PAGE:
Historical background

"The Prerogative Court of Canterbury was the metropolitan probate court for the Southern Province and, as such, was by far the busiest and most prestigious court. It sat in London, in Doctors' Commons, and had overriding jurisdiction in all England and Wales. It had sole jurisdiction where the deceased possessed bona notabilia (goods worth at least £5) in two bishoprics or two peculiars in the southern province, and also over estates of people who died at sea or abroad leaving personal property here." [From The National Archives' Research Guide to Probate Records.]

When a person owning any kind of property dies without having made a will during his/her lifetime, then that person is said to have died intestate. The law then provides for such an event by the granting Letters of Administration to the next-of-kin or some other person who has to apply for these in order to administer the estate of the deceased. The law also provides for exactly how this estate is to be distributed amongst the next-of-kin or others and the Administrator has to do all of this in accordance with the current Administration of Estates Act.

If there is no next-of-kin or even if there is one, that person may not be willing to administer the estate and renounces administration. In that event then some other person, perhaps another relative or a creditor, has to apply for Letters of Administration in exactly the same way in order to settle the affairs of the deceased person. The Letters of Administration (Admons) granted between 1558 and 1857 by the Prerogative Court of Canterbury (held in the PROB 6 Act Books at The National Archives) are very useful given the loss of all of the old Devon probates when Exeter was bombed in 1942. These identify not only the deceased but also their administrators with their relationship to the deceased, be it widow (relict), child, friend or others.

The Source (ACA) and DWP's editing process

No overall index is available to PROB 6 (PCC admons), though certain spans of years have been indexed by various different indexers. The source (ACA) is a reformatted version of Index of Prerogative Court of Canterbury Administrations 1750-1800. This index was compiled by Anthony Camp and a set of volunteers from the old calendars of the Court which are the chief means of reference to the Administration Act Books. (It is acknowledged to be less accurate than the indexes to other parts of PROB 6, e.g. those by the British Record Society, which were compiled directly from the primary source documents.)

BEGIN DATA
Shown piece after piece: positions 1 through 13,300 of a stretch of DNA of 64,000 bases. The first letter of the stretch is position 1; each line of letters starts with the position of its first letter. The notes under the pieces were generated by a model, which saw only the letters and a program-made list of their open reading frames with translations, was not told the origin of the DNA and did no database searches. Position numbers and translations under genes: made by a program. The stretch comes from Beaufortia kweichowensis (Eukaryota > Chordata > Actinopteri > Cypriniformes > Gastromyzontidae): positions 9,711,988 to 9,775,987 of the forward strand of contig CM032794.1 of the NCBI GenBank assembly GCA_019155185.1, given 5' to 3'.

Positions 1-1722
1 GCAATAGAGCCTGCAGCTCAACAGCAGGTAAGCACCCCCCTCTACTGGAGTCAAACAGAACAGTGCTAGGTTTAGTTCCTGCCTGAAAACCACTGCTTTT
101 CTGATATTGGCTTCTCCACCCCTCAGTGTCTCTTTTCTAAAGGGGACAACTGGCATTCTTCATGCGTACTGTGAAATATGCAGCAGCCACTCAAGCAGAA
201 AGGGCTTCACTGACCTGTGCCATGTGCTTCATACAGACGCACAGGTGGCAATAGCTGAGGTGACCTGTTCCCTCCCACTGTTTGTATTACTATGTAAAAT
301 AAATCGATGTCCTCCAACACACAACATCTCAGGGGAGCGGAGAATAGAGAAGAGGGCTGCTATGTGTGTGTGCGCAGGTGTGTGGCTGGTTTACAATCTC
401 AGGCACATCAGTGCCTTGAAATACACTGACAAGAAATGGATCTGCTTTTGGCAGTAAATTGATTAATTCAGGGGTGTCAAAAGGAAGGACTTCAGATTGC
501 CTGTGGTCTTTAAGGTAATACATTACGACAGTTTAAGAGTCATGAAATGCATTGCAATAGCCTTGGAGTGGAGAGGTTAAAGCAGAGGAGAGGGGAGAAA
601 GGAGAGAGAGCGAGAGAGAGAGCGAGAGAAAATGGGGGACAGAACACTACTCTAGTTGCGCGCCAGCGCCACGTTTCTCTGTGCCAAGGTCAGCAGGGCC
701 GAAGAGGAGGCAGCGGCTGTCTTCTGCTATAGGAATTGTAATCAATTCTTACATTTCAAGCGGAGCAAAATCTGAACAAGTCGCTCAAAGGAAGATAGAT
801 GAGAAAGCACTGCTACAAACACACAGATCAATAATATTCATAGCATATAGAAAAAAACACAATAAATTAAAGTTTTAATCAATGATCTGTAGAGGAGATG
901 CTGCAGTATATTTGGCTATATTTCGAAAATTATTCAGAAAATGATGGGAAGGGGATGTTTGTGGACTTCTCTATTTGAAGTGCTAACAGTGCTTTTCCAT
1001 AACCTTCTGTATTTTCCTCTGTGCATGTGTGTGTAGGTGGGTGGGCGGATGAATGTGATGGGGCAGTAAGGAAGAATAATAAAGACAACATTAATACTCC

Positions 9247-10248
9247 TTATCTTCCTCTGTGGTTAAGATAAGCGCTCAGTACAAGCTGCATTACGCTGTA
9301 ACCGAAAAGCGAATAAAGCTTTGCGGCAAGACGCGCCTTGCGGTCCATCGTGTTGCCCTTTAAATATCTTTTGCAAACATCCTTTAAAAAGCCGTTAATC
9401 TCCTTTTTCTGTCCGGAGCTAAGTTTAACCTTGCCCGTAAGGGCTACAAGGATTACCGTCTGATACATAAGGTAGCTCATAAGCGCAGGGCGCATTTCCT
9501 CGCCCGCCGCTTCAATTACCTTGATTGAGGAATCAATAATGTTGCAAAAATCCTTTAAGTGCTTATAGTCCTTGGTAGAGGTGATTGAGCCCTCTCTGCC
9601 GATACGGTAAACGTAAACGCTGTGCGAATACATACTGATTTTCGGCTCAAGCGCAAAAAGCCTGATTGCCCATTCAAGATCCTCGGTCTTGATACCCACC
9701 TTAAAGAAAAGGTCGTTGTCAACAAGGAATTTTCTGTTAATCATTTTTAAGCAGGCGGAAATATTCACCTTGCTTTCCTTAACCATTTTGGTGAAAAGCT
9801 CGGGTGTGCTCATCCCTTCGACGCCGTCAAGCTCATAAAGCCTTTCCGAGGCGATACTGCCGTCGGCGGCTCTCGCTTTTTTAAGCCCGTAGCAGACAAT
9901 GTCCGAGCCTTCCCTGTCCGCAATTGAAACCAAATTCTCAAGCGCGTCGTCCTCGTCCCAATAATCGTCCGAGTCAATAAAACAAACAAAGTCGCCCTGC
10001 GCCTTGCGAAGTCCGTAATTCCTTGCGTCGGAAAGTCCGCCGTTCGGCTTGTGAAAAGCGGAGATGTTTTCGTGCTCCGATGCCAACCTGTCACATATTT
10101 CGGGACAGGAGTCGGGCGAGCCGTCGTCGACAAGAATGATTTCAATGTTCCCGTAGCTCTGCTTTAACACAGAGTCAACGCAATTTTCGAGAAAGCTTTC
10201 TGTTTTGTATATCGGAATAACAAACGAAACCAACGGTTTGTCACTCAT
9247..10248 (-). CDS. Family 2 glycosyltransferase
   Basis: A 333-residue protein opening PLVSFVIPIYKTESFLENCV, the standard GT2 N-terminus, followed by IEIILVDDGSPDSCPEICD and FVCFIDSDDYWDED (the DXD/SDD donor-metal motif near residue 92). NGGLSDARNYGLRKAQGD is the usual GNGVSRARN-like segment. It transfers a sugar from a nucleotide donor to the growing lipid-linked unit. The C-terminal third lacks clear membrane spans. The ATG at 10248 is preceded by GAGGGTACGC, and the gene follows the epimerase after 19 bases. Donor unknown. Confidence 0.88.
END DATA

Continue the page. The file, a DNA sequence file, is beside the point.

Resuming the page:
Our ACA source items are provided by kind permission of Mr Camp, and with the assistance of Tim Lawrence of the Society of Genealogists, who extracted the Devon-related entries from a digitized version of Mr Camp's index held by the Society.

In cases where several names are given for a testator, e.g. as one or more aliases, Anthony Camp's index, and hence ACA, provides a full entry corresponding to each such name. The calendars from which his index was prepared do not include any information about the testators' parishes. Those people whose abode was in Exeter were noted as such, but once again the specific parish was not given.

Note: See JHA for information about Devon-related PCC Administrations from the period 1559-1660 and FTNAA for the period 1701-49.

Locating the source and acquiring copies

As an aid to locating the original administration document at The National Archives, the month is given in each index entry, and recorded in the 'Reference' column. The entries in the annual Administration Act Books are divided into five groups or 'Seats' and the Devon entries are found in the second group or 'Surrey Seat' (which includes entries for Cornwall, Devon, Dorset, Hampshire, Somerset, Surrey, Sussex and Wiltshire). Within each group or Seat the entries are sub-divided by month and then by the initial letter of the surname. (Because of the complicated way in which the PCC Admon registers are laid out, it may prove necessary for TNA to charge you a search fee to find the item you require, before they copy it for you.)